Since the late nineteenth century, Niagara Falls has been heavily engineered to generate energy behind a flowing façade designed to appeal to tourists. Fixing Niagara Falls reveals the technological feats and cross-border politics that facilitated the transformation of one of the most important natural sites in North America. Daniel Macfarlane details how engineers, bureaucrats, and politicians conspired to manipulate the world’s most famous waterfall. Essentially, they turned this natural wonder into a tap: huge tunnels divert the waters of the Niagara River around the Falls, which ebb and flow according to the tourism calendar. To hide the visual impact of diverting the majority of the water, the United States and Canada cooperated to install massive control works while reshaping and shrinking the Horseshoe Falls. This book offers a unique interdisciplinary perspective on how the Niagara landscape ultimately embodies both the power of technology and the power of nature.
Foreword: Iconic Falls, Contrived Landscapes, and Tantalizing Opportunities
Introduction: Characterizing Niagara
1 Harnessing Niagara: Developments up to the Twentieth Century
2 Saving Niagara: Innovation and Change in the Early Twentieth Century
3 Negotiating Niagara: Environmental Diplomacy and the 1950 Treaty
4 Empowering Niagara: Diversions and Generating Stations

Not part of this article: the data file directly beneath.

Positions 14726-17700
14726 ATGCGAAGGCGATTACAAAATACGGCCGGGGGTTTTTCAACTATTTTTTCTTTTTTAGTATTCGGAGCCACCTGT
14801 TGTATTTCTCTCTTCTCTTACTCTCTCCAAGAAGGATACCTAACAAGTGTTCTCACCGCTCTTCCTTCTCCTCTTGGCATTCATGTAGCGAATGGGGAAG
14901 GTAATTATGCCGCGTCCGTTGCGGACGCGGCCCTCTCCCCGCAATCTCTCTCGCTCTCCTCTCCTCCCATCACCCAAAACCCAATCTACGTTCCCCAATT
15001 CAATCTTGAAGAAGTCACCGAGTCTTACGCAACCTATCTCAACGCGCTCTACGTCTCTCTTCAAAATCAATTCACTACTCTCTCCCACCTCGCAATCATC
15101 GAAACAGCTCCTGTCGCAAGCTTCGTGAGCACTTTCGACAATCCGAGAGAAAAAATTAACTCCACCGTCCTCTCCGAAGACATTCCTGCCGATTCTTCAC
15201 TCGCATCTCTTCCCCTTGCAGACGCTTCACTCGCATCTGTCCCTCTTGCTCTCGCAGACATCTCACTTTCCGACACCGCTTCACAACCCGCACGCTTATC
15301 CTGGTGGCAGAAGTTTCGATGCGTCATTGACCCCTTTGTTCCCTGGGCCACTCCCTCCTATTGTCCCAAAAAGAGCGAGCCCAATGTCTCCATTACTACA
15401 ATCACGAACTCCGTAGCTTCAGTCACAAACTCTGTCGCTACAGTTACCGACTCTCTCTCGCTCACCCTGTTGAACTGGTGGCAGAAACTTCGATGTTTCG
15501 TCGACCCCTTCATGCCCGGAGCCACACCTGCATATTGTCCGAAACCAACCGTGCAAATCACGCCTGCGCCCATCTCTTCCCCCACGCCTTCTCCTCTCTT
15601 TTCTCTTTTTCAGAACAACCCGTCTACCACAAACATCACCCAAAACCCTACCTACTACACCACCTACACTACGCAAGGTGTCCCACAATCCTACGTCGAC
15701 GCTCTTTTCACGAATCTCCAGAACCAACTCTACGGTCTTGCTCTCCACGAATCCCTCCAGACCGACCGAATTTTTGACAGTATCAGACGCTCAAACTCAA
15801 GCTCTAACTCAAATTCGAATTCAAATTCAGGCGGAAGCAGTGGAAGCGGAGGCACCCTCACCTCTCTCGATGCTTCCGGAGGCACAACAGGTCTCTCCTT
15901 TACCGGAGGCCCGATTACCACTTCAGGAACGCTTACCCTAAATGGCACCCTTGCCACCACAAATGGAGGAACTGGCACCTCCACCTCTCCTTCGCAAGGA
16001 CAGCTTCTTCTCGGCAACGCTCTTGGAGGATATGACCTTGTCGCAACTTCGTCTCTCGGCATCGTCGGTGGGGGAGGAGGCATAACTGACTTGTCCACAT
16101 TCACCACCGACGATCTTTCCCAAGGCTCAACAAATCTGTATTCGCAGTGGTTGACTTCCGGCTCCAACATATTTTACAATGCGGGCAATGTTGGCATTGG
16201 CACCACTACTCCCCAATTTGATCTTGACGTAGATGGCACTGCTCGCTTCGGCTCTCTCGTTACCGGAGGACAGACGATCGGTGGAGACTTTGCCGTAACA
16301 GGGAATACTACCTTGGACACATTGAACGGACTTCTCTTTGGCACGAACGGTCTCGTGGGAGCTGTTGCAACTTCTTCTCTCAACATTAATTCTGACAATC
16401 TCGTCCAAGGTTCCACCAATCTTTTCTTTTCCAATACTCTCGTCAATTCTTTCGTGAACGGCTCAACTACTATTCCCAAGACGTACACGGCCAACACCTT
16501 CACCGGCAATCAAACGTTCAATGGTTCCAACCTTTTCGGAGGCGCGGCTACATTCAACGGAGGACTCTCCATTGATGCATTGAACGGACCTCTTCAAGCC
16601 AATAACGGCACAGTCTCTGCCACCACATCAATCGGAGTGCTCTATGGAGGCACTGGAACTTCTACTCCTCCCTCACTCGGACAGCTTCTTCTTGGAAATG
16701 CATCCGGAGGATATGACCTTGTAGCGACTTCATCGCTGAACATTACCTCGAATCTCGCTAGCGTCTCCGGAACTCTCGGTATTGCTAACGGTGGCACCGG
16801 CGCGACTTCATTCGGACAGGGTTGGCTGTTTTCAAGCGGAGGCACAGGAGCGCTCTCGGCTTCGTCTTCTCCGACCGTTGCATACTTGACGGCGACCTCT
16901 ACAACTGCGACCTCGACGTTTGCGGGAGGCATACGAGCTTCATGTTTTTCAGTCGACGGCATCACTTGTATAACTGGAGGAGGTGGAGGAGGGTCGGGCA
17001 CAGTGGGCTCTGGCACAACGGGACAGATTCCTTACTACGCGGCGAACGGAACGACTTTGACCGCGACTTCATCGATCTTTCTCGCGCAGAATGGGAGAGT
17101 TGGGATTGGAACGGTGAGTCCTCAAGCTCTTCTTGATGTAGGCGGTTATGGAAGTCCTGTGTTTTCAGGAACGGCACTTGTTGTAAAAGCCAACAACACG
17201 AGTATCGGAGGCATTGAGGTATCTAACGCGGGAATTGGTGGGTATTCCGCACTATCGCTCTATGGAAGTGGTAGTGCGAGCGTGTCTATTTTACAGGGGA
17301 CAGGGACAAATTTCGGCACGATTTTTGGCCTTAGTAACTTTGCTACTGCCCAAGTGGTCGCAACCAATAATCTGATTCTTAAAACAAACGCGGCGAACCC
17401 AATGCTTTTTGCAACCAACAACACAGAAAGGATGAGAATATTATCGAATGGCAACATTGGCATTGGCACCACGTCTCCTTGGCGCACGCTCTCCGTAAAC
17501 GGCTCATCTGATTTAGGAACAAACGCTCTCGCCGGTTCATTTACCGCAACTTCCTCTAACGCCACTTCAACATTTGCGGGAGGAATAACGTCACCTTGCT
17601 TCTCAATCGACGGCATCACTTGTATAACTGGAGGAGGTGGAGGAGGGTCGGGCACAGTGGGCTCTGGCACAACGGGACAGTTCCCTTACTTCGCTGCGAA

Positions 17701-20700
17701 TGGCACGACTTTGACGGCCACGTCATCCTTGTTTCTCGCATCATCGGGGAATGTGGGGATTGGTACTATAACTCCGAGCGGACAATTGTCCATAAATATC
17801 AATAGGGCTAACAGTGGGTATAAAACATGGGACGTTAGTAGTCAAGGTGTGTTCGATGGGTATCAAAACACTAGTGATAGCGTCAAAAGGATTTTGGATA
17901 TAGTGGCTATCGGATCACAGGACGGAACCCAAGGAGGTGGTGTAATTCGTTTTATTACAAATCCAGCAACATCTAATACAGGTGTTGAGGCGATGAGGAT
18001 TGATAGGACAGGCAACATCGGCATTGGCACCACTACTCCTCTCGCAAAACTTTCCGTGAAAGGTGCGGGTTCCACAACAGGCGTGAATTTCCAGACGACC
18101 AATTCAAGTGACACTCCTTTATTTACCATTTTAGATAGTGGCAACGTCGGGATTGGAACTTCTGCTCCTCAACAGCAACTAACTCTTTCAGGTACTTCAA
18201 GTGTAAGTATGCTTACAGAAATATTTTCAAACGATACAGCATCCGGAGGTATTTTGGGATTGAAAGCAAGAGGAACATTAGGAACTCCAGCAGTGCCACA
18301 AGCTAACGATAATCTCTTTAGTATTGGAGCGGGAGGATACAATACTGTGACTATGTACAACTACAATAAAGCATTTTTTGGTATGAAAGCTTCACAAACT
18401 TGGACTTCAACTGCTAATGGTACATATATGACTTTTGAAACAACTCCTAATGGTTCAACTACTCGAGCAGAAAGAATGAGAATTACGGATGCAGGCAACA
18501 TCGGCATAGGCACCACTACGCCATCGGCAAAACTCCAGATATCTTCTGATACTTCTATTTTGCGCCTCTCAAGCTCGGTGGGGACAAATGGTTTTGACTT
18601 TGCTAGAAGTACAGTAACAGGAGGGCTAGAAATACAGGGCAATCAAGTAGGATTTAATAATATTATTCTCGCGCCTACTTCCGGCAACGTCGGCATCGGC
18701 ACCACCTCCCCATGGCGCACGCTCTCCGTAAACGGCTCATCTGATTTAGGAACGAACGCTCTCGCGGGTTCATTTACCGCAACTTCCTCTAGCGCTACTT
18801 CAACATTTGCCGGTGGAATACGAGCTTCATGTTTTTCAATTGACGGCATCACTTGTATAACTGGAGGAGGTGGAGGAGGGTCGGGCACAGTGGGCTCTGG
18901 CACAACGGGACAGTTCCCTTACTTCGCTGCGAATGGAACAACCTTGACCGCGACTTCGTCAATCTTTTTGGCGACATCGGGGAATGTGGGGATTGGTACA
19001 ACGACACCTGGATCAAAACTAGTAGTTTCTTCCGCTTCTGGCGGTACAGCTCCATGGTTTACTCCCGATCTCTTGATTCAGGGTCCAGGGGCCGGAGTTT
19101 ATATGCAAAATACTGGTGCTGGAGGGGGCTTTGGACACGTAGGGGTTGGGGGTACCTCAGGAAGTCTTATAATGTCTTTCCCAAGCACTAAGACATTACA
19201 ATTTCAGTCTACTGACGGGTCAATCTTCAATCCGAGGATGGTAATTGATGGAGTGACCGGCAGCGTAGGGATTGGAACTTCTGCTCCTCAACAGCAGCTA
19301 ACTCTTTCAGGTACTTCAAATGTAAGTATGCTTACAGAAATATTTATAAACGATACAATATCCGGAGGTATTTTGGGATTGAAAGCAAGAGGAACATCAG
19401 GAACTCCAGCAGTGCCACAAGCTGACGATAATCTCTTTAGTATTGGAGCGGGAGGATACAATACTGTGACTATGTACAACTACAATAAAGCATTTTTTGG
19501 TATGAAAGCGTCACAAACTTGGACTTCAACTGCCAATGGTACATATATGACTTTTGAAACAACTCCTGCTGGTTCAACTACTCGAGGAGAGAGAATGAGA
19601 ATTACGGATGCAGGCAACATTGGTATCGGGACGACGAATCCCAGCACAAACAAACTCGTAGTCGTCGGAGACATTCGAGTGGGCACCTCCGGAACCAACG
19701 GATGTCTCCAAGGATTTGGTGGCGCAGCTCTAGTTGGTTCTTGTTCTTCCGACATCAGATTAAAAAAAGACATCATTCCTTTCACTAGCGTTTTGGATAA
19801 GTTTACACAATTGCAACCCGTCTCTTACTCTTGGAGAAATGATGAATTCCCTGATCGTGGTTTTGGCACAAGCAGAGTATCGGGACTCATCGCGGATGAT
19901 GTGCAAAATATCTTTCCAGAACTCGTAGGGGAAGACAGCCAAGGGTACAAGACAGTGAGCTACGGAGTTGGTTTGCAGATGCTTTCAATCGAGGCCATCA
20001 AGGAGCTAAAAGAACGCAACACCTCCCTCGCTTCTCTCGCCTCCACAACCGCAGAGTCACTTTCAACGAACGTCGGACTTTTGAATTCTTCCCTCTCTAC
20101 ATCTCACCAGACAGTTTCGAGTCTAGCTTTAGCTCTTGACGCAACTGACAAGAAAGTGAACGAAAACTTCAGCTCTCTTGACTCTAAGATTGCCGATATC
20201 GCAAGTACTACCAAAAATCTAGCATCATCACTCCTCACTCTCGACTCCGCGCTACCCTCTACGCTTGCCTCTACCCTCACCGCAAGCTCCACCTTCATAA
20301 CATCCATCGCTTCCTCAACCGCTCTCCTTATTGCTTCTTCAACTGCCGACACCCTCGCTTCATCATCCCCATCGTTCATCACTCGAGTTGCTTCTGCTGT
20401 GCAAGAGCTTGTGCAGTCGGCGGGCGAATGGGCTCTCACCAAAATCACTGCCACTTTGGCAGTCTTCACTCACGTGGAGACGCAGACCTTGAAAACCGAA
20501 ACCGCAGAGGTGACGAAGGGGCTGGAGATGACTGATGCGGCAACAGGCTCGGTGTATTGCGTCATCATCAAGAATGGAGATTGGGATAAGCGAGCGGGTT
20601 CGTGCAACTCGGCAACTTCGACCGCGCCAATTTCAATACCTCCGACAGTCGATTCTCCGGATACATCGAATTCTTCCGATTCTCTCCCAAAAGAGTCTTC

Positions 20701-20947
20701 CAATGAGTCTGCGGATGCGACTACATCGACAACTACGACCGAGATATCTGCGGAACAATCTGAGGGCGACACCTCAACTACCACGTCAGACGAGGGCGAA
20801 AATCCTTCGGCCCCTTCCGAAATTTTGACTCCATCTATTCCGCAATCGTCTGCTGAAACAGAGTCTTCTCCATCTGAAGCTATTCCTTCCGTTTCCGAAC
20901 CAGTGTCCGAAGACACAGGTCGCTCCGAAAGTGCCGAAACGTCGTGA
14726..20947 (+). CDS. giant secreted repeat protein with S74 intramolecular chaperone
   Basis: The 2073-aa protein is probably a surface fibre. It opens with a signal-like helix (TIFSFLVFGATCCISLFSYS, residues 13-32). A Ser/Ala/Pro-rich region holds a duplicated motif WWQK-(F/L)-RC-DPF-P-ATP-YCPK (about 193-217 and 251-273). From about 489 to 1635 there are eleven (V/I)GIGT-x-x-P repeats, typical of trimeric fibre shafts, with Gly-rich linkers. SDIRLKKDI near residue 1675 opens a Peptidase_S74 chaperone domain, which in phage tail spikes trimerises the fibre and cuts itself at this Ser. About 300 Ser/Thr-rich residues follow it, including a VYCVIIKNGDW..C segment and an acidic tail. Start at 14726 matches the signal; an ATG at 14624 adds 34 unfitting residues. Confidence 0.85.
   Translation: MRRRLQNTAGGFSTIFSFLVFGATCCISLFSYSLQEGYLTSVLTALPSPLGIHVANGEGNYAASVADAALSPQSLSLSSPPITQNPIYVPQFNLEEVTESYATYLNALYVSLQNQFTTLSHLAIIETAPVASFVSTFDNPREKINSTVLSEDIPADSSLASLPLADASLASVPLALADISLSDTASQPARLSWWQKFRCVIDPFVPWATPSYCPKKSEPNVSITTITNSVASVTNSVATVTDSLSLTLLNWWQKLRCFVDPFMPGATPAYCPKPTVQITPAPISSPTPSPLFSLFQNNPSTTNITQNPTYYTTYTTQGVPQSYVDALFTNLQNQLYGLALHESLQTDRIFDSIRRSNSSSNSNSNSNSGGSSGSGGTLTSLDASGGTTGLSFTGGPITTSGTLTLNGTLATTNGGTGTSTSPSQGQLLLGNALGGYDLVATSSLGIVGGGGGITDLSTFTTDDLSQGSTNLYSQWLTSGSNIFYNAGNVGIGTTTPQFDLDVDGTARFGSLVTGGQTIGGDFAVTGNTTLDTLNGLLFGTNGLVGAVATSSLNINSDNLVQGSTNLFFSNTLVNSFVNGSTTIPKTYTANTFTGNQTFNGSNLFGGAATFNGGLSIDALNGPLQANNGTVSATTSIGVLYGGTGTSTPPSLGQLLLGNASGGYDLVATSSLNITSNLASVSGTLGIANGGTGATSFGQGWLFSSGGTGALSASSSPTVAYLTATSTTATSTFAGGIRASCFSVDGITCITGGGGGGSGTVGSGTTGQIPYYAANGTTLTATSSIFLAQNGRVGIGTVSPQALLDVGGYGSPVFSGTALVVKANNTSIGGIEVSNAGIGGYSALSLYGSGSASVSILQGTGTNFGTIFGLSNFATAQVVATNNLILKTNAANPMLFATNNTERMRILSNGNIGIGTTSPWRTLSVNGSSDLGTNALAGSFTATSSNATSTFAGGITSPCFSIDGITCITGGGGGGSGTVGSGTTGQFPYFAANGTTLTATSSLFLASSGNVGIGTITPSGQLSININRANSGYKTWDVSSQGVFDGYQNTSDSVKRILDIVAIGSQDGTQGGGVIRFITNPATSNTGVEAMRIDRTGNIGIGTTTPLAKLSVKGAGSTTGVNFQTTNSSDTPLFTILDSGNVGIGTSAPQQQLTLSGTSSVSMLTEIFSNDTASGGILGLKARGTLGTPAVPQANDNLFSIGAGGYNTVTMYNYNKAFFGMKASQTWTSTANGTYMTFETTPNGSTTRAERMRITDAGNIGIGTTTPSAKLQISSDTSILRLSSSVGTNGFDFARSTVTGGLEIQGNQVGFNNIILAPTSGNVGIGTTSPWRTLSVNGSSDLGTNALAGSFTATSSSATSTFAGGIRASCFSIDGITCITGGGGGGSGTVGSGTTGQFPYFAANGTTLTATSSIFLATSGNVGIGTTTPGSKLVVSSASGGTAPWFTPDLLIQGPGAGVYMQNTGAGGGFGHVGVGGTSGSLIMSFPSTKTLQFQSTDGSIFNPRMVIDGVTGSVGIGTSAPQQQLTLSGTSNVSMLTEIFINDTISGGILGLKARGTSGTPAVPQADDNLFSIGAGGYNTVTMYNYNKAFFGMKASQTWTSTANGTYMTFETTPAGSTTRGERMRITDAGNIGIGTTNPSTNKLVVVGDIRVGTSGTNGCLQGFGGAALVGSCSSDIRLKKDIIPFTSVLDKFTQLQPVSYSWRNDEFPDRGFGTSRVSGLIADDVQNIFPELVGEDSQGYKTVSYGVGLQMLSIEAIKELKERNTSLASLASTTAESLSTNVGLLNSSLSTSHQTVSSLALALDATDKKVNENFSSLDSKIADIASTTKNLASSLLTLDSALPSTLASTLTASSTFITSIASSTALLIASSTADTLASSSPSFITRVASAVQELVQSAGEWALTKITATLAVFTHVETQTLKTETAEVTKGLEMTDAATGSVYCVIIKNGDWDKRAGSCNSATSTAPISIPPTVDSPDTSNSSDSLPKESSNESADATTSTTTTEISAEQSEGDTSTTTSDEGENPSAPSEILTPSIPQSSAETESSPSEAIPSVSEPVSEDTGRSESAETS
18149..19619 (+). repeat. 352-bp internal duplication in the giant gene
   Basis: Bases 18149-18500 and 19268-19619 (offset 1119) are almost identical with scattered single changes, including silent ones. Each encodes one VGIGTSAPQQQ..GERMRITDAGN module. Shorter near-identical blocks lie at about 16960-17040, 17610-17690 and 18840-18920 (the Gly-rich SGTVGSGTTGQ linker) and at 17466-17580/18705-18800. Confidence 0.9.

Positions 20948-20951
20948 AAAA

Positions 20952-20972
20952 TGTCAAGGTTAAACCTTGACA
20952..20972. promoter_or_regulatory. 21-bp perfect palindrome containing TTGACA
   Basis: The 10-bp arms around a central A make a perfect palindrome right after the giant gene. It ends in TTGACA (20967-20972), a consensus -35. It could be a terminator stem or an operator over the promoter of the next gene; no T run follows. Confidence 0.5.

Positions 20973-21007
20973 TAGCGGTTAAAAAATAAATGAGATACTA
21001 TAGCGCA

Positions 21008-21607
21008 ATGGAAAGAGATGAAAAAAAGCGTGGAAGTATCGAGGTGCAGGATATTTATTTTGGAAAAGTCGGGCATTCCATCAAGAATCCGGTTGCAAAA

5 Disguising Niagara: The Horseshoe Falls Waterscape
6 Preserving Niagara: The American Falls Campaign
Conclusion: Fabricating Niagara
Notes; Bibliography; Index
Daniel Macfarlane is an associate professor in the Institute of the Environment and Sustainability at Western Michigan University, Kalamazoo. He is also a senior fellow at the Bill Graham Centre for Contemporary International History, University of Toronto, and president of the International Water History Association. He is the author of Negotiating a River: Canada, the US, and the Creation of the St. Lawrence Seaway, and also co-edited Border Flows: A Century of the Canadian–American Water Relationship with Lynne Heasley, and The First Century of the International Joint Commission with Murray Clamen.
Macfarlane has crafted an exemplary work of scholarship.
~Donald C. Jackson, Lafayette College, Technology and Culture
Historians and general readers interested in the Falls and in issues connected with the associated technological and political background will appreciate this work.
~A.M. Strauss, Vanderbilt University, CHOICE
Fixing Niagara Falls is an excellent monograph that cleverly analyzes how engineering interventions and human hubris helped make the Niagara Falls that we are familiar with today.
~Clarence Hatton-Proulx, NiCHE
"… Macfarlane’s great contribution is to provide a comprehensive account of the creation of the engineering complex at Niagara Falls…"
~Mark Sholdice, King’s University College at Western University, Ontario Historical Society Review
With this carefully researched study, we find in Niagara Falls a locus of past concerns that reverberate today: the realities of appropriation, the hubristic underbelly of "green" energy, the politics of energy transitions and exports, the power struggles between provincial, state, and federal governments.
~Kyle Wyatt, Literary Review of Canada
Honourable Mention - Wilson Book Prize, The Wilson Institute for Canadian History at McMaster University